Lockdown Is Being Eased… And UK Manufacturing Is Growing at the Fastest Rate in Almost 30 Years!
The IHS/Markit/CPS Manufacturing Purchasing Managers’ Index (PMI) reached a record high in of 65.6 in May, an increase from 60.9 in April. Any figure above 50 indicates economic growth – April’s was the highest since records began in 1992.
This shouldn’t come as little surprise to anyone. UK impact of the Covid vaccine has raised economic hopes for a rapid return to normality later this year. Optimism is high amongst manufacturing employers as looser restrictions mean that a rapid return to pre-pandemic normality is achievable. Expect employers to invest heavily in manpower in the coming months.
This represents a dramatic – and welcomed – turnaround. At the start of 2021, the manufacturing sector slowed sharply. Output growth eased and new orders fell. Supply chains faced disruptions caused by Covid-19 restrictions and transport delays (most notably at ports which had long been anticipated because of the Brexit transition period.)
This, however, could be interpreted as an anomaly, one that was brought about by unmitigated circumstances. Now that the Brexit transition period has elapsed and lockdown restrictions are being lifted, the future of manufacturing supply chains is looking very bright.
The Economic Outlook
In in the latter part of 2020, the UK experienced the fastest rate of redundancies on record. Today there’s still more than 4.7 million people furloughed; however, UK employment rate fell to 4.9% in April 2021, despite Covid-19 restrictions.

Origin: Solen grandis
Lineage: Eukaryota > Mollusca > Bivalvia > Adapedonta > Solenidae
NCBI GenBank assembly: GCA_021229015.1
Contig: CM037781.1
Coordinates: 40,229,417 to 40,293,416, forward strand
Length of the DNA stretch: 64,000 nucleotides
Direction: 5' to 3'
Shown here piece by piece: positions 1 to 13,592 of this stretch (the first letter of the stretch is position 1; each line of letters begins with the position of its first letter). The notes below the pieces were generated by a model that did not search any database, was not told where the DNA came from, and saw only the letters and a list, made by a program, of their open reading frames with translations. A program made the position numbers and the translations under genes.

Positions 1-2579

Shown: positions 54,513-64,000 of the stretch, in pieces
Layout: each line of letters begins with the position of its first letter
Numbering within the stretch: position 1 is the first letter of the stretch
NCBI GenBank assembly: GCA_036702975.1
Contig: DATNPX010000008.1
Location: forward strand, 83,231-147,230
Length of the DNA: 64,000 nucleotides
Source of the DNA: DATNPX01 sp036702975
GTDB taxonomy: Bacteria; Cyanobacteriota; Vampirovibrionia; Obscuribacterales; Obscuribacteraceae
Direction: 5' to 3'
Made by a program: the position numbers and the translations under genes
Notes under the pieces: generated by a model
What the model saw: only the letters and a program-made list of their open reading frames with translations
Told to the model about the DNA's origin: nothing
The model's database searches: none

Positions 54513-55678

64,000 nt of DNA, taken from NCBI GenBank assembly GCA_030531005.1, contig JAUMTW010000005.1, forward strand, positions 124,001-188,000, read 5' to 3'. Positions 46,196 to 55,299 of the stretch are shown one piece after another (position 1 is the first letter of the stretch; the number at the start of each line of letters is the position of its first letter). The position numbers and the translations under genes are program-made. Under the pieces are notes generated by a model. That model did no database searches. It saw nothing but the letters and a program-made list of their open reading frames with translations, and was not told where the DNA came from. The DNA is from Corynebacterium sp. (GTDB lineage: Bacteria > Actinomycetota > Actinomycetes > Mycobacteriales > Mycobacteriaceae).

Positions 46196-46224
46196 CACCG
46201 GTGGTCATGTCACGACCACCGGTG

Some economists have cautioned that further action will be needed to support the labour market, particularly for young people, and that any true unemployment estimate will only come to light once the furlough scheme ends. However, there is every sign that the manufacturing sector will, as much as possible, be shielded from any economic downturn.
Suren Thiru, head of economics at the British Chamber of Commerce, has said that businesses will need supporting in the long-term, advising that a temporary cut in national insurance contributions as part of any economic recovery. The key term in Thiru’s statement is long-term and what we must remember is that historically predicting economic outlooks is fraught with misnomers.
What cannot be forgotten is that statistics have shown that the UK job market is stabilising – in part due to the successful vaccine rollout – something that has been evidenced by the record number of new export businesses.
Manufacturing and – more notably – supply chain flexibility is at the very heart of any economic recovery from both Covid-19 and Brexit. Commercial services, like those provided by Chase Equipment are spearheading the economic recovery and will, undoubtedly, be integral to any strong economic recovery. This is especially evident when you consider that 31% of the UK’s GDP comes from imports and 30% of the UK’s GDP comes from exports.
Manufacturing Demand Continues to Soar
After the overwhelmingly uncertain outlook at best of 2020, manufacturing confidence is at an all-time high – and is something that has been driven by an increase in consumer demand. This is terrific news for supply chains that we hit the hardest by Covid.
Simon Jonsson, head of industrial projects at KPMG UK, has said that although optimism is high, there is a danger of not looking to the long-term. Jonsson points to France and Germany who are witnessing similar levels of product demand which is causing supply chain bottlenecks.